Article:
The tech industry’s struggle with racism and sexism

Students call out the systemic issues in the tech space

Graphic Panos Michalakopoulos

“The distribution of preferences and abilities of men and women differ in part due to biological causes and that these differences may explain why we don’t see equal representation of women in tech and leadership,” stated former Google software engineer James Damore in his now-infamous manifesto

Damore was fired in 2017 shortly after the release of Google's Ideological Echo Chamber: How bias clouds our thinking about diversity and inclusion, in which he criticized Google's diversity initiatives. 

Despite the attention brought by Damore's manifesto, it was far from the first instance of prejudice within the tech sector. Google itself has faced numerous allegations of discriminatory practices, underscoring the pervasive nature of bias within the industry.

Alex, a second-year software engineering student at Concordia University, whose last name was omitted for his safety, shared insights into the impact of stereotypes on individuals within the field of study as a Chinese-Canadian.  

“I've often felt limited by stereotypes. I've often felt trapped by the assumption that I must excel in the field,” he said. 

“My classes are filled with people who look like me. Most of my peers come from similar backgrounds” said Alex. “There’s this idea that people like me are meant to be tech-savvy yet tech fields and representations in the media clash with my reality since I don’t look like the typical geek. It is hard to keep up with.”

Despite coming from a family with an engineering background, Alex emphasized the need to transcend stereotypes and advocate for diversity and inclusion initiatives in the tech field.

In fact, due to a historic lack of diversity and inclusion initiatives in the tech sector, decades-worth of technology still being used and produced has been encoded with racial bias, disproportionately harming people of colour.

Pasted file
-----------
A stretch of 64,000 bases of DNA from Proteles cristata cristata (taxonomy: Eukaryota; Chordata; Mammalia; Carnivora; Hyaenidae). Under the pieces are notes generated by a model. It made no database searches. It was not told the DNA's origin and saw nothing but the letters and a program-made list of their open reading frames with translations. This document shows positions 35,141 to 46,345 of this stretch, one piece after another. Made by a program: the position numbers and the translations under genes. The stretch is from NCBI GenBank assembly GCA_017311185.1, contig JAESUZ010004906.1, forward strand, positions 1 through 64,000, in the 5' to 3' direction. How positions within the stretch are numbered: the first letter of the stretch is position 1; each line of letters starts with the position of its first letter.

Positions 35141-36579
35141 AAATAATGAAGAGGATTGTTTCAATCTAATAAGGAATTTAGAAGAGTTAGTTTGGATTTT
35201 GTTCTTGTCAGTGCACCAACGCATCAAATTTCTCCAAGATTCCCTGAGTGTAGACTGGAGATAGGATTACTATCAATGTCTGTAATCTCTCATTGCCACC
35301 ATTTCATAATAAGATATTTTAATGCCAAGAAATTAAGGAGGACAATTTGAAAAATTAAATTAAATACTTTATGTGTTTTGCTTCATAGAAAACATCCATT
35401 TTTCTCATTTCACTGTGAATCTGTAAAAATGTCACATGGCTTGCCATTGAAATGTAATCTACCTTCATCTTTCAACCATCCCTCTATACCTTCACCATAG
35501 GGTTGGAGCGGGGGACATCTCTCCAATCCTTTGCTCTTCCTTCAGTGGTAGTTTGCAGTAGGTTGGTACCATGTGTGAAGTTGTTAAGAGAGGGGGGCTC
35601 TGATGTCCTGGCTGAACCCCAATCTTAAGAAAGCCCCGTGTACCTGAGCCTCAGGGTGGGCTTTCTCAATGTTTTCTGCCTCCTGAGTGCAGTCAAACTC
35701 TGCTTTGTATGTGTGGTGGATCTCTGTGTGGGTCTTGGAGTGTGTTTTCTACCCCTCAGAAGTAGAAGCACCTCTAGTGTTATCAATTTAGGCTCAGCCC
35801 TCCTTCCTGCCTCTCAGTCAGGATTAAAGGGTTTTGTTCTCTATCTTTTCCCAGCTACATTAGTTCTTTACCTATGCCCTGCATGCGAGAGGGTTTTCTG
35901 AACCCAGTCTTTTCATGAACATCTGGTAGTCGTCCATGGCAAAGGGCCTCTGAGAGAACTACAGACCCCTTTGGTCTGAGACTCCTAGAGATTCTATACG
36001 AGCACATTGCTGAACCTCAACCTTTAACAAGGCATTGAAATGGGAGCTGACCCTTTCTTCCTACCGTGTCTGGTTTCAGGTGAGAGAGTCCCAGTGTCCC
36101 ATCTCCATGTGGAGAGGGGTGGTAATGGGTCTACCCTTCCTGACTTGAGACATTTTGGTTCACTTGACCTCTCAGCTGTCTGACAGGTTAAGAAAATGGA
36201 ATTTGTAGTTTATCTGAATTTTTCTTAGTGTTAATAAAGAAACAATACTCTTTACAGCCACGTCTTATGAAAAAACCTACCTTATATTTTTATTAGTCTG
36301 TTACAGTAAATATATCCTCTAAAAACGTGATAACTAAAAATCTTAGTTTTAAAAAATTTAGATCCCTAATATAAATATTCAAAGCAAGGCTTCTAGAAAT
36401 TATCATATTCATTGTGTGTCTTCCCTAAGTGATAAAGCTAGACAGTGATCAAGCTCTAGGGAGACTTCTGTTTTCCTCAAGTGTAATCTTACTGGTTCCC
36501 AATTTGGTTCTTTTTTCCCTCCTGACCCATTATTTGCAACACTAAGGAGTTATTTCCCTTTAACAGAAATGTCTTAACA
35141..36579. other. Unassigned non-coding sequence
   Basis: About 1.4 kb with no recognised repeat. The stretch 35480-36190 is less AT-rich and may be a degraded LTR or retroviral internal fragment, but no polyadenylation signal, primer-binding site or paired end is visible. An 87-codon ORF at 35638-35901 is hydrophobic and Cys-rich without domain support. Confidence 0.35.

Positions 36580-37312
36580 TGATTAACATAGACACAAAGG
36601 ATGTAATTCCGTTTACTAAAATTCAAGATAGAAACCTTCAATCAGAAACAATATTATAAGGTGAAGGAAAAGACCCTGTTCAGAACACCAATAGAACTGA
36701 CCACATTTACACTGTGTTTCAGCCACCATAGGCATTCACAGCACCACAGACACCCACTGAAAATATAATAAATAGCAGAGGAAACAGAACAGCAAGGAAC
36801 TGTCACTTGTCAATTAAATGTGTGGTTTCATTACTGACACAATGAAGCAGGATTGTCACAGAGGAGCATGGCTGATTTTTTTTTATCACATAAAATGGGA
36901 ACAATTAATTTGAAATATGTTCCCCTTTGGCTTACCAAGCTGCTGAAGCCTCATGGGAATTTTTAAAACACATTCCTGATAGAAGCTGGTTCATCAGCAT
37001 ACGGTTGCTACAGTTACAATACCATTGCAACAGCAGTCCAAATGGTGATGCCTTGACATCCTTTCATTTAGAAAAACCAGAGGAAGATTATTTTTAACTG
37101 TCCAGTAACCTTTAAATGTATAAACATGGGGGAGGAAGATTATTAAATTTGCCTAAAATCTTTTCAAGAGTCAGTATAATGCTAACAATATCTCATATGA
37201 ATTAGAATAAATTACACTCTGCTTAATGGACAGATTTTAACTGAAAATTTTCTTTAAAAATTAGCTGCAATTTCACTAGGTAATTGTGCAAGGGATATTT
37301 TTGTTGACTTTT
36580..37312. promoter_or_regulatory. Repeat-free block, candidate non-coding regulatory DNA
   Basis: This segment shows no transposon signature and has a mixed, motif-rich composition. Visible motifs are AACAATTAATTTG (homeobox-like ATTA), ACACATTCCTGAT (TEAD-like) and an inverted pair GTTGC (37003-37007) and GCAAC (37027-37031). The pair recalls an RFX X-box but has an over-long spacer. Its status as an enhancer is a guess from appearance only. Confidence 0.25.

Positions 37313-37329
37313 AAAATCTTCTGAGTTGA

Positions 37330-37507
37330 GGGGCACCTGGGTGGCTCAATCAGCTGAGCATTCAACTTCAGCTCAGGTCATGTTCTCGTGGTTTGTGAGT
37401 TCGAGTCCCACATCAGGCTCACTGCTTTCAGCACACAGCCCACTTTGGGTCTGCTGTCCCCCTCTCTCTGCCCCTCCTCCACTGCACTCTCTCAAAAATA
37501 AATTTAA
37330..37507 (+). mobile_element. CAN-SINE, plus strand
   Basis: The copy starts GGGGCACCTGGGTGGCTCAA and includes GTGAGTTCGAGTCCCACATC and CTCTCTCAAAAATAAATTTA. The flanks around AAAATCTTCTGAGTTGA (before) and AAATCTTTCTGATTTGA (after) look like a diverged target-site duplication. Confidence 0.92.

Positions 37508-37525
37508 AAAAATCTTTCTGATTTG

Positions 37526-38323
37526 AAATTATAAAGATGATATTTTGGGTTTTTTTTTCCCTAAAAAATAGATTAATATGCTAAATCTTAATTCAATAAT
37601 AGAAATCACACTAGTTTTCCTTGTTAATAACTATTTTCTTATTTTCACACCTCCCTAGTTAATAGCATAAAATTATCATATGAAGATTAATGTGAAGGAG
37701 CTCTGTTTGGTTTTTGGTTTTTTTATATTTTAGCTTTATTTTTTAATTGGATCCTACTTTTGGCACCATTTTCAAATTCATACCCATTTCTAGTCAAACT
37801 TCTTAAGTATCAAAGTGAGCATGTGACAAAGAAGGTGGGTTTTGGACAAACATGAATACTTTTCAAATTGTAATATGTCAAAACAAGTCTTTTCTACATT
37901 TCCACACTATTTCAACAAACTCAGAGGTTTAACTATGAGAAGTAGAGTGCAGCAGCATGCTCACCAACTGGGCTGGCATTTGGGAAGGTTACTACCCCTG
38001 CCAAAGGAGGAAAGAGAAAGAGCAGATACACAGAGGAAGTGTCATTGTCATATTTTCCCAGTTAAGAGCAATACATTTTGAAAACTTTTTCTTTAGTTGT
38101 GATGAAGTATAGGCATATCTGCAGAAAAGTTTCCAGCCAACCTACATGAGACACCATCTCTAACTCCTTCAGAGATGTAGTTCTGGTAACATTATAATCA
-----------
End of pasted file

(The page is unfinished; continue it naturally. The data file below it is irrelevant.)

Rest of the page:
For example, research on Stable Diffusion AI has shown that artificial intelligence (AI) associates lighter skin tones with higher-paying jobs and darker skin tones with lower-paying ones. 

Additionally, researchers at ProPublica found that policing and prison algorithms systematically assigned Black Americans higher risk scores. White defendants were seen as a lower risk by this racially biased technology.

Lindsay Rodgers, an advisor at Concordia's Applied AI Institute, emphasized the pivotal role of interdisciplinary collaboration in addressing biases within the tech field. Recognizing the fast-paced nature of the tech industry, she highlighted the importance of incorporating diverse perspectives to ensure responsible AI development.

“Computer scientists are not trained to identify biases,” Rodgers said. “I'm not trained to generate a data set, it is not my skill set.” She advocates for proactive measures to embed ethical considerations into all stages of tech development. 

Rodgers hopes diversity and inclusion will become integral components to tech innovation. Her working group, Affecting Machines, offers workshops on gender equity and bias to help demystify AI and promote its equitable application across diverse fields.

As generative AI becomes increasingly prevalent, estimates suggest it could dominate marketing content by 2032.

Amid these challenges, the Applied AI Institute and the Concordia Student Union’s (CSU) AI Launch Lab want to address bias and promote diversity in artificial intelligence development.  

Timothy Pereira, co-founder of ConcordAI, stressed the importance of fostering a more inclusive tech environment. 

"Although I don't want to sound pessimistic, the programs we offer are a safe space that unfortunately does not currently reflect the tech industry." Pereira said the significance of these programs as safe spaces for individuals to work and learn without fear of judgment. 

However, Pereira hasn’t lost hope. "The optimal solution would be for all tech companies to reflect these diversity programs, but in the meantime, we are hoping that those who participate in said programs can take what they learn from us and apply it to their work."

Pereira underscored the necessity of bridging the gap between the program's ideals and the realities of the industry. “While these efforts mark a positive step towards greater inclusivity, they should have to prioritize the impact. It is really important for tech to reflect society, not the field," he said. 

Personal biases, lack of diversity, as well as the tech industry’s tendency to prioritize profit over societal implications, perpetuate discrimination in algorithmic systems, according to Pereira. 

Rodgers believes it is crucial to increase awareness, proactive measures, and regulations in the industry. “Although many think that these issues do not concern them, tech is more than code and data. Targeted applications or Netflix suggestions might seem small, but they concern us and affect us. Taking the time to learn and be involved is important for all of us.”

This article originally appeared in Volume 44, Issue 12, published March 19, 2024.